They teamed up for a few projects, the most enjoyable of which by far was Ritchie’s BMW commercial in which Madonna plays herself (although I’m not sure if she’s spoofing herself or not). If you’ve never seen this ad, here it is for your entertainment.

Ritchie also directed one of her music videos and unfortunately gave her the starring role in his poorly inspired remake of a 1974 Italian film, ‘Swept Away’. But after a lavish wedding, a son, an adopted kid, and the co-ownership of a London pub serving overpriced beers, the superstar couple’s honeymoon was over. Ritchie would complain that he’d have to make an appointment to have sex with her. Madonna, in turn, lamented that he was insensitive towards her after she broke many bones in a horse riding accident, brushing it off by telling her, “You’re a tough girl, you can handle it!”

Guy Ritchie was right: Lady Madonna is a tough cookie. After a very costly divorce, she went back to her old ways by adopting interchangeable ‘puppy dancers’ as boy-toys and becoming a movie director herself. Her first filmmaking attempt was 2008’s ‘Filth and Wisdom’, a dark comedy about struggling youngsters in London. The critics trashed the movie and it was poorly distributed. I’ve never actually seen it, but you can watch this trailer for a little glimpse.

If you’re not impressed with the contents of that trailer, here’s how I’d imagine Madonna might respond…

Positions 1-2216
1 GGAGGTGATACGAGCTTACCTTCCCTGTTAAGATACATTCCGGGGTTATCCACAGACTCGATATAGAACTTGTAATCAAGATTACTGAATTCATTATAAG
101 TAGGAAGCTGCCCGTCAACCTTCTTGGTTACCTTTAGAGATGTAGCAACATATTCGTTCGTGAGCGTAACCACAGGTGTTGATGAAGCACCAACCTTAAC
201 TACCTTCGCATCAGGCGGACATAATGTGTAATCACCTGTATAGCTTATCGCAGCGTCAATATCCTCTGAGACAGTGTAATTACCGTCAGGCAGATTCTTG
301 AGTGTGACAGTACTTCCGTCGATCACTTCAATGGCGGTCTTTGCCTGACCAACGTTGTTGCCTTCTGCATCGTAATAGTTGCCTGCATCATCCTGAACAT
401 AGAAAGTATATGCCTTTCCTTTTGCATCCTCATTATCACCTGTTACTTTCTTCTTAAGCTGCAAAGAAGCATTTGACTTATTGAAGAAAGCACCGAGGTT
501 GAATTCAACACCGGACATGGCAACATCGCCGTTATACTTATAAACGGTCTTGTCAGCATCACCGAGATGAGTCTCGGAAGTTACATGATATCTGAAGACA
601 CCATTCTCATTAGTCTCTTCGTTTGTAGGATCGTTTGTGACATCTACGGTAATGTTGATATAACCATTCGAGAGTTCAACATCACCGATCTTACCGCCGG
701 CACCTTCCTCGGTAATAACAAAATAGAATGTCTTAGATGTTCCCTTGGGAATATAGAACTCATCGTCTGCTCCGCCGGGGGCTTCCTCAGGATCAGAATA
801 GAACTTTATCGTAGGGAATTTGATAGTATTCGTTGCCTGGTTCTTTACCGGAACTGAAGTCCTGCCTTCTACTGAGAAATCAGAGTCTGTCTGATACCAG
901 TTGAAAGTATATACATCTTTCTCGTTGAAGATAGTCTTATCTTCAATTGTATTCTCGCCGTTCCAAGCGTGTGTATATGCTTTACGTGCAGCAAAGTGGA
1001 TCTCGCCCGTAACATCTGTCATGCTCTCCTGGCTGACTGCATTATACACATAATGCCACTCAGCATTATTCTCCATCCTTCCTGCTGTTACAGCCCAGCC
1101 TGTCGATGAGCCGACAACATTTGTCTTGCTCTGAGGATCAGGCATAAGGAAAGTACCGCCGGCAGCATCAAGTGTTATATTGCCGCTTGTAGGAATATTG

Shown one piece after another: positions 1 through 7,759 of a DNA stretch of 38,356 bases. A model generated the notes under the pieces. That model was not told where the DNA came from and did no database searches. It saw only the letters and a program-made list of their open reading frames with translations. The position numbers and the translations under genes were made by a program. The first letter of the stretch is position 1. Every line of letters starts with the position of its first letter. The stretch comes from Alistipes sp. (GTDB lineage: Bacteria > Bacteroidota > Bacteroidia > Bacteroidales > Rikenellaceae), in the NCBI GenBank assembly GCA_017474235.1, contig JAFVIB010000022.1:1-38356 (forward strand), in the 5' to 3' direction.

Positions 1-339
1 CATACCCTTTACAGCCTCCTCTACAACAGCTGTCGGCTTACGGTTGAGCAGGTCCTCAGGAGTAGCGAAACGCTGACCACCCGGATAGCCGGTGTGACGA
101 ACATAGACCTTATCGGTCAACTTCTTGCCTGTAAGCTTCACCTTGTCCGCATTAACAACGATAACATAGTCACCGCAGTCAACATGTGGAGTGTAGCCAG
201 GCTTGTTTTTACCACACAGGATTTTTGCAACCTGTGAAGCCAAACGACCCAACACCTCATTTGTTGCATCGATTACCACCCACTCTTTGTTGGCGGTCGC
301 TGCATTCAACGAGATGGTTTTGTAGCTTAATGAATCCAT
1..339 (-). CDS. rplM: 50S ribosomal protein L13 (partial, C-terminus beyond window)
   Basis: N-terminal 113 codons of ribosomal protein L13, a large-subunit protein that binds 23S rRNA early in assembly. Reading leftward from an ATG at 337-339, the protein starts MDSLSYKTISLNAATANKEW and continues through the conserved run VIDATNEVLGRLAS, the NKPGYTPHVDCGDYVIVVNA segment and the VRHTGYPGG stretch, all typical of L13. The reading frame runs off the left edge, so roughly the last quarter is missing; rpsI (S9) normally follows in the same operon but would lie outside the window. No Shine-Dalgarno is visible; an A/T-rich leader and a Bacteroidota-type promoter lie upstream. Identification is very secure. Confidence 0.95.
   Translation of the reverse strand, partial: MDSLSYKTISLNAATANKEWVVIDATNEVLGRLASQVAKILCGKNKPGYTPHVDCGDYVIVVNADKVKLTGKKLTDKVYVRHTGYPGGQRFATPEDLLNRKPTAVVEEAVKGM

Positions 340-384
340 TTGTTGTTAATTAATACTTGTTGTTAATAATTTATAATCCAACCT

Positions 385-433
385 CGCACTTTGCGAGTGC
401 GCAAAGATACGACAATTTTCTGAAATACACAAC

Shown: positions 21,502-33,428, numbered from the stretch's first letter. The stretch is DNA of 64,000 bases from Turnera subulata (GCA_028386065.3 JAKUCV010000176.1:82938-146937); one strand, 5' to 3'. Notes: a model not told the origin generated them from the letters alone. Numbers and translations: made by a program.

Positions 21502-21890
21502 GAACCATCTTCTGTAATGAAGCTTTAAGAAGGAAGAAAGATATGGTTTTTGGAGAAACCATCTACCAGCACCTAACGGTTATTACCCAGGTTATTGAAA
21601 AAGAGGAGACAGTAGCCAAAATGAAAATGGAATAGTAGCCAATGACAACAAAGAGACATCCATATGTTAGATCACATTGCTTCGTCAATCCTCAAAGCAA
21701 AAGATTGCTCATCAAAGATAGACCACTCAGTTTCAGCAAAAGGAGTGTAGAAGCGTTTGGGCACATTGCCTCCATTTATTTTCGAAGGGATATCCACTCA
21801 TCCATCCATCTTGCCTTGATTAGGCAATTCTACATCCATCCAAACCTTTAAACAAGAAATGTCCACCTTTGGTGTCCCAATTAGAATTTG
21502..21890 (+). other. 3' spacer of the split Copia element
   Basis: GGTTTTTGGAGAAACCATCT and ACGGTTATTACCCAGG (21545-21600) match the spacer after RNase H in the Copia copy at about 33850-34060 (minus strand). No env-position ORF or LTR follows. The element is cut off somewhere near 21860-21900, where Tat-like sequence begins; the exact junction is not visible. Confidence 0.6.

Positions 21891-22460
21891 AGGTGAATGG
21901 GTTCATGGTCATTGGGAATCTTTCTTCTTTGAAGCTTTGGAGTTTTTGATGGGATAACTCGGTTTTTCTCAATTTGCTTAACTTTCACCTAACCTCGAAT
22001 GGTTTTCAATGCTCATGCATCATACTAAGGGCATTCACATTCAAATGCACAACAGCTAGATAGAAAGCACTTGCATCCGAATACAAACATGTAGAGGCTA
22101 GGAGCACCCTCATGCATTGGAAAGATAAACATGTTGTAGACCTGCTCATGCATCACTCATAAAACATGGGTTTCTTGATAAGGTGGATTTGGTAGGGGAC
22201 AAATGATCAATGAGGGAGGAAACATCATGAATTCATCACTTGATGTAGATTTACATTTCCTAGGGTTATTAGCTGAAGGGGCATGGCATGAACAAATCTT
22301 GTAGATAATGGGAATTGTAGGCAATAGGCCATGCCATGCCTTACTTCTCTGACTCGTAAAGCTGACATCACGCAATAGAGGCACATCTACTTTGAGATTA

Madonna, Beatty and Penn by Cossette

The critics consider her to be a dreadful director and actress. Like Frank Sinatra (who, mind you, could be a hell of an actor), Madonna insists on doing only one take in front of the cameras. Convinced that she’s always right and cocksure of her talents, she has the reputation of being an ultra-perfectionist, but that doesn’t apply to her acting, bizarrely enough.

Madonna’s also known to be a very strict control freak mom and her extravagant demands to hotels when she travels around the world with her crew are insane!

On top of that, she’s also been accused of plagiarism and has seen her share of lip-syncing controversy:

The media and gossip websites take immense perverse pleasure in reflecting Madonna’s nasty aging image back to her. The fact that the world is watching must be a sore spot for the superstar since it regularly focuses on her veiny arms and hands (she wears gloves now), swollen plastic surgery-ridden face, and extremely narcissistic behavior. Until she does a Greta Garbo-style vanishing act, that’s the price Madonna’s got to pay for her ongoing fame.

Well, it’s obvious by now that I don’t admire the woman. Then why did I bother writing and illustrating a story on her? Frankly, I found her impossible to resist! Thanks to her huge ego and ‘my shit don’t stink’ attitude’, Madonna’s painfully colorful and irrationally strange to me. Yes, the ‘woman I love to hate’ makes me cringe and reminds me of everything bad about the ’80s: superficiality, the ‘greed is good’ philosophy, the obsession with having a perfect body (thanks to you too, Jane Fonda!), hyper-materialism, and the growing division between rich and poor that’s reached epidemic proportions nowadays. To me, she symbolizes all that.